By brand packaging expert Howard Wright from Touchpoint (touchpointuk.com) which designs product packaging for top brands including Kellogg’s, Typhoo and Morrisons.
The countdown to the critical Christmas trading period is well under way, as retail analysts begin to assess whether this is going to be a merry Christmas for stores or a dismal December.
But as retailers focus on getting this year’s product displays right, producers and brand managers are already looking at how to maximise merchandise for next year.
Here’s Howard’s five top tips on getting Christmas packaging right, if not this year then next.
1. Start Early
Make sure you start preparation in plenty of time. Have your product ready for when people are making their decisions about what to buy, not just before Christmas when they are actually spending.
And if you’re facing the ‘dragon’s den’ of retailer buyers, the best advice is to have your product, or a representation of it, ready the Christmas before – people are much more geared to looking at Christmas when they are in the right mood.
2. Be realistic
Is your product really a Christmas product? Just putting some holly on the packaging does not make your product a desirable Christmas offering. If your product isn’t especially for Christmas can it be teamed up with something that is?
Maybe you could add to your range with a Christmas variant – a new flavour, smell, colour, pattern etc
Or is there a better annual event to tie into that is more suitable and probably less saturated.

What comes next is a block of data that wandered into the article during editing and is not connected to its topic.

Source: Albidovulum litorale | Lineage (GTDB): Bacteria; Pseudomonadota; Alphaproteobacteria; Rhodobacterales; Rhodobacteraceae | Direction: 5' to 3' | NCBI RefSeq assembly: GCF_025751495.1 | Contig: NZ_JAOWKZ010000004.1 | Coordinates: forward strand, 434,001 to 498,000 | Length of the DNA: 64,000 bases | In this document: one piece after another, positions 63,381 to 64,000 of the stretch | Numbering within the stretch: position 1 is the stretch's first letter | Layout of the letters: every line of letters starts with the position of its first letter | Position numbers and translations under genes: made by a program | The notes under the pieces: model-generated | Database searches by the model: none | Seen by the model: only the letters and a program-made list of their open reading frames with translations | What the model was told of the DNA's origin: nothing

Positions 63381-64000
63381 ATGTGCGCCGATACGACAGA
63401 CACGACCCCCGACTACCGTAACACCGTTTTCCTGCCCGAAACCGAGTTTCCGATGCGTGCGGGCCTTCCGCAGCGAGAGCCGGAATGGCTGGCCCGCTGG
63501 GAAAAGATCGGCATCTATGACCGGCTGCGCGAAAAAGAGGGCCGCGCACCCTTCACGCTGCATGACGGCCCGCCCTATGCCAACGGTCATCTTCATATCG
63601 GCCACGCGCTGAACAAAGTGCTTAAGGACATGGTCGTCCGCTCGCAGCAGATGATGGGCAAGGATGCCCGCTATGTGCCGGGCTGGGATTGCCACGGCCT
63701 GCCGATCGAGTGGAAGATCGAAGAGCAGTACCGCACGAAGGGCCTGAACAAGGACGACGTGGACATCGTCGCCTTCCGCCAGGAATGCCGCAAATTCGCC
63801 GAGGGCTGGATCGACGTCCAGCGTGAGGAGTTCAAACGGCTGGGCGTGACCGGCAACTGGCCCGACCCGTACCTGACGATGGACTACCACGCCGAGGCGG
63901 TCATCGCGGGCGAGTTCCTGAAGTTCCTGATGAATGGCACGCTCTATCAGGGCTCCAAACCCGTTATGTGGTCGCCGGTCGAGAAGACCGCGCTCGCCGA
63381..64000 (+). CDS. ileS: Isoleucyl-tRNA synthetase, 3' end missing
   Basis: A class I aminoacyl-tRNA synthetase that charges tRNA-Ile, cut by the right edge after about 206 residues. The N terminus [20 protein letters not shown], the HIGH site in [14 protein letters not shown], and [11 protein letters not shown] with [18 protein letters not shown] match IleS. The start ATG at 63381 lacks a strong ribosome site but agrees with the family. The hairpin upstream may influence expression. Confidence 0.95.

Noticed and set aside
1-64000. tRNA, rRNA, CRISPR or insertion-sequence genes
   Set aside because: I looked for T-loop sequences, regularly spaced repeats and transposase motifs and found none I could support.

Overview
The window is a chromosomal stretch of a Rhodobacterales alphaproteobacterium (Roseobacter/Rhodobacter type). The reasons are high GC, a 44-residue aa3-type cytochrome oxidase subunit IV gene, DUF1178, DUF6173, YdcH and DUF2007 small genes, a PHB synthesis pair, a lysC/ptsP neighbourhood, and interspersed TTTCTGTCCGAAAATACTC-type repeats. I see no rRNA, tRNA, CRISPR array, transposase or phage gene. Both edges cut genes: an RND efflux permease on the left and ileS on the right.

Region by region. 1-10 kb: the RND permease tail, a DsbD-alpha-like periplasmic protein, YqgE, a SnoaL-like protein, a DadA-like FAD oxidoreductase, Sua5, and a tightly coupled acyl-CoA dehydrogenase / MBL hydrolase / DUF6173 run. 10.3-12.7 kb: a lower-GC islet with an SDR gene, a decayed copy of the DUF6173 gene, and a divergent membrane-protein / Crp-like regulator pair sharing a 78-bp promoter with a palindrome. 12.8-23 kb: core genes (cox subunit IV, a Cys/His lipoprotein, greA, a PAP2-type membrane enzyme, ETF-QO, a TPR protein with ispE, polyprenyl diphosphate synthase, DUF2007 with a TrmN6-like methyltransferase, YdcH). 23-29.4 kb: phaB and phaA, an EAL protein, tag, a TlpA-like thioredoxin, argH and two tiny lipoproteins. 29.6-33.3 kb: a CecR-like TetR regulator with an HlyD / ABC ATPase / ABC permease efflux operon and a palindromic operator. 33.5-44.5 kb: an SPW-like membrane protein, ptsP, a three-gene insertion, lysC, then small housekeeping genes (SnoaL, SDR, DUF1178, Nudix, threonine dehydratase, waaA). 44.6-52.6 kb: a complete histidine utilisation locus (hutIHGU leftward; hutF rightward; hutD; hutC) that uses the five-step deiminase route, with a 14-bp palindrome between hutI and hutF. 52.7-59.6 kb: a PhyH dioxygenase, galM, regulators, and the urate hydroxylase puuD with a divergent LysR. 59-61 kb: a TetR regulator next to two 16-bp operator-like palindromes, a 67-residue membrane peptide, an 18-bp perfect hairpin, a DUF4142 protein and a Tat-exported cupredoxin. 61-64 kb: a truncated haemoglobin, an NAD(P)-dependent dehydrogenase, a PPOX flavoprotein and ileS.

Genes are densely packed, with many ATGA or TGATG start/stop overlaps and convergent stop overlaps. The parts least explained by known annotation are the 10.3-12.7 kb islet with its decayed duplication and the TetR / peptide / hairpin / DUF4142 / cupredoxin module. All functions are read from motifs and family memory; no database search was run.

3. Be adaptable
Make sure your offering is right. Maybe think about creating a look that embodies celebration but is not Christmas specific allowing it to be used all year round.
You don’t want to be left with stock in Christmas packaging as this dates the product and any profit you have made is lost by having to sell the excess cheaply in the January sales.
Try something that can be added to your existing offering which can be removed post celebrations.
4. Be Creative
If it is worth doing it is worth doing well. Be prepared to push the boundaries and create something unique as this will reflect on your product.
Avoid the tired over used imagery as you will blend into the Christmas background.
Put aside a budget as you would with any other campaign and consider this as much a sales drive as you would creating a brochure or an ad campaign.
5. Choose Experience
If you haven’t done this before make sure you work with a company that has.
Working 12-18 months ahead of time requires knowledge of trends. Choosing a company with experience of this is vital, what looks right now, might not next year.
Keep focused it is easy to prioritise everyday issues and forget about the long term plan.
But remember this happens every year so if you haven’t got this year's offering in place it is better to concentrate on next year and get it right.
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